Although Hugo Chavez has died, Venezuelans are likely to still enjoy gasoline for pennies per gallon – if not for even less.
The people of Venezuela have long been used to low-priced gas that is heavily subsidized by the state, viewing it as a birthright as a citizen of an oil-rich nation. That is not likely to change as Chavez’s chosen successor, vice president Nicolas Maduro, takes the reins before an election to decide the next president, experts say.
At the end of January, the price for one gallon of regular gas was four cents, according to research firm Airinc. Compare that to the January U.S. average of $3.32 per gallon.
Fadel Gheit, a senior energy analyst at Oppenheimer & Co., said Venezuelans may see gas drop even lower as the new leader seeks to win over the support of the country and its people during a complicated transition period.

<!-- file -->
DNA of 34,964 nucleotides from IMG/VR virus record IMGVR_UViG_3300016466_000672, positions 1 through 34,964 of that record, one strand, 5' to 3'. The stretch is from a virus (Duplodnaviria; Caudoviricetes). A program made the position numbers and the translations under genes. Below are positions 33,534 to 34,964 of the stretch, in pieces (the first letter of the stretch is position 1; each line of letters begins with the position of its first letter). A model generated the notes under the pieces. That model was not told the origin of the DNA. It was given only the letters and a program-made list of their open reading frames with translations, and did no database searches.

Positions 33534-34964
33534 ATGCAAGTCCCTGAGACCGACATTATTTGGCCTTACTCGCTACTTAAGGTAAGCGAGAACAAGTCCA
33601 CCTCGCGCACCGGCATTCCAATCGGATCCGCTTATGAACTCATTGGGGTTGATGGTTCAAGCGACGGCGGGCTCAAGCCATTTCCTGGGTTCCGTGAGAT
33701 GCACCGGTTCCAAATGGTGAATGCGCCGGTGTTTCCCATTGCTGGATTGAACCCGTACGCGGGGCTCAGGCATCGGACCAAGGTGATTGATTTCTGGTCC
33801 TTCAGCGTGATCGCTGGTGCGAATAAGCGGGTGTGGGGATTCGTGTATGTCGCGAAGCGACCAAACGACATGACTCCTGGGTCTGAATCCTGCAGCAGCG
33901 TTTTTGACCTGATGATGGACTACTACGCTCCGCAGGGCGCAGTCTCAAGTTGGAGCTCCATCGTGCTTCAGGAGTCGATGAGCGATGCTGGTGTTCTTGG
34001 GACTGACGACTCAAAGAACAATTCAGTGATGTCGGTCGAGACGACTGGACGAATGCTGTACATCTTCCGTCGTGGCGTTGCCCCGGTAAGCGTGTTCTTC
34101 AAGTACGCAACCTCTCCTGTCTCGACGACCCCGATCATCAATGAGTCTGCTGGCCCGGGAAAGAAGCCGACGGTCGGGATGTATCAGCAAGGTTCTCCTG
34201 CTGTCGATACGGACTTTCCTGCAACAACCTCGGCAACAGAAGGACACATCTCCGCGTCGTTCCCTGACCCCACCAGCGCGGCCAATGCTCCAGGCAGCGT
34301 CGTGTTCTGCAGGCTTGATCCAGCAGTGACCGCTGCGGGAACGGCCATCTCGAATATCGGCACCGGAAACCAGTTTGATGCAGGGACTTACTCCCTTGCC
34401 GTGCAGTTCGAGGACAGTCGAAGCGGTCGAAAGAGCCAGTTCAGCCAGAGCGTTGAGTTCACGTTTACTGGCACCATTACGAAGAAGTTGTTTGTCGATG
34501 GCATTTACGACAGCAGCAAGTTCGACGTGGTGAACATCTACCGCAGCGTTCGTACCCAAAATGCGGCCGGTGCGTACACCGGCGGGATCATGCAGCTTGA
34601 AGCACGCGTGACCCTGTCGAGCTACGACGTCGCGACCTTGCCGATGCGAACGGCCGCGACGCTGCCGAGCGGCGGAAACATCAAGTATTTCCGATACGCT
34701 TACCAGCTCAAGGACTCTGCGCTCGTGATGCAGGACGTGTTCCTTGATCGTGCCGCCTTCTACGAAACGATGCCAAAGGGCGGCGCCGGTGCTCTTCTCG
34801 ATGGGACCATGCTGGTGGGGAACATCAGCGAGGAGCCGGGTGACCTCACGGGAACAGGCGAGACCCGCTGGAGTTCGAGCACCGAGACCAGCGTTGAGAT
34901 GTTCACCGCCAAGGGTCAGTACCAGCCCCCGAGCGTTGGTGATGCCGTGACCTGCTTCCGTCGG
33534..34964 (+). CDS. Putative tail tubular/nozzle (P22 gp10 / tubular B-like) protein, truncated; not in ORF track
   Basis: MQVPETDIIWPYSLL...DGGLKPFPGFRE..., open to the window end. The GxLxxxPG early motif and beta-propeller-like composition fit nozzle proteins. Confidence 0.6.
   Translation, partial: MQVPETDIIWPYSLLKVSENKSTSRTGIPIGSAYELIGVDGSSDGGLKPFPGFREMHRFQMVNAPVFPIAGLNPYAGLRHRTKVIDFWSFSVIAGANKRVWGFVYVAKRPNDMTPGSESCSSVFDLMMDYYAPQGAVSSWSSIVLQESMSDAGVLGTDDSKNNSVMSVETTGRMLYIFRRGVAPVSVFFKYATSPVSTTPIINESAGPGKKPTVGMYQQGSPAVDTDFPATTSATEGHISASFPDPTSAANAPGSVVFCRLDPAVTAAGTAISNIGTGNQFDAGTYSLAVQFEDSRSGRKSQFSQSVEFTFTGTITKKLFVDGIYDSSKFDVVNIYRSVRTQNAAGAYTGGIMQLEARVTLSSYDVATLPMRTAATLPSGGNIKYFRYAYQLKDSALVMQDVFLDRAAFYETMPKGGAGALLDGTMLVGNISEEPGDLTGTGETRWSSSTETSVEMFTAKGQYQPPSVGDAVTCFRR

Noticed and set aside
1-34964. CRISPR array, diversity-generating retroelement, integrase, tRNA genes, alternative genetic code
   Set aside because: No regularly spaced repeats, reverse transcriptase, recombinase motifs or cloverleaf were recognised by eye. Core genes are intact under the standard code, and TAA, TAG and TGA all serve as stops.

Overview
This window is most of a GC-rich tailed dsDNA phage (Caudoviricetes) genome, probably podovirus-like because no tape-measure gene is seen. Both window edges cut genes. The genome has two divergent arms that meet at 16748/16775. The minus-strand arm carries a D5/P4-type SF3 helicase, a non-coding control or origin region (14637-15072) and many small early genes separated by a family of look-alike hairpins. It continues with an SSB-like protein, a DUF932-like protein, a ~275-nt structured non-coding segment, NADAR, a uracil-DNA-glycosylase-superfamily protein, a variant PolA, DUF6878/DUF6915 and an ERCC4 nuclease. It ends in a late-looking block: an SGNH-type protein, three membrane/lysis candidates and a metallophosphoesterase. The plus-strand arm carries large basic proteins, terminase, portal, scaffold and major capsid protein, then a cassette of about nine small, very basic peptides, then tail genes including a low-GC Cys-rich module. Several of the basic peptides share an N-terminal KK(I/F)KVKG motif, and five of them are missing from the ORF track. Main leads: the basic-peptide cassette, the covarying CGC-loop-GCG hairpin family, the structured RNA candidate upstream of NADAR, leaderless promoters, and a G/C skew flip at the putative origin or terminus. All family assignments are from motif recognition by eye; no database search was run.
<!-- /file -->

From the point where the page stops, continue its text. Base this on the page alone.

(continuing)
“This is what endeared Chavez to the people and that is what the vice president will continue to do and do even more of,” he said.
That will increasingly become a burden for Venezuela, which does not have a high refining capacity and therefore imports about a quarter of its refined gasoline from other countries including the U.S., Gheit said.
But don’t expect the penny gas to stop flowing anytime soon.
The last time the government attempted to cut subsidies in 1989, protests broke out and hundreds if not thousands died in riots. That volatile period partly propelled Chavez onto the national stage by setting in motion his first, unsuccessful coup.
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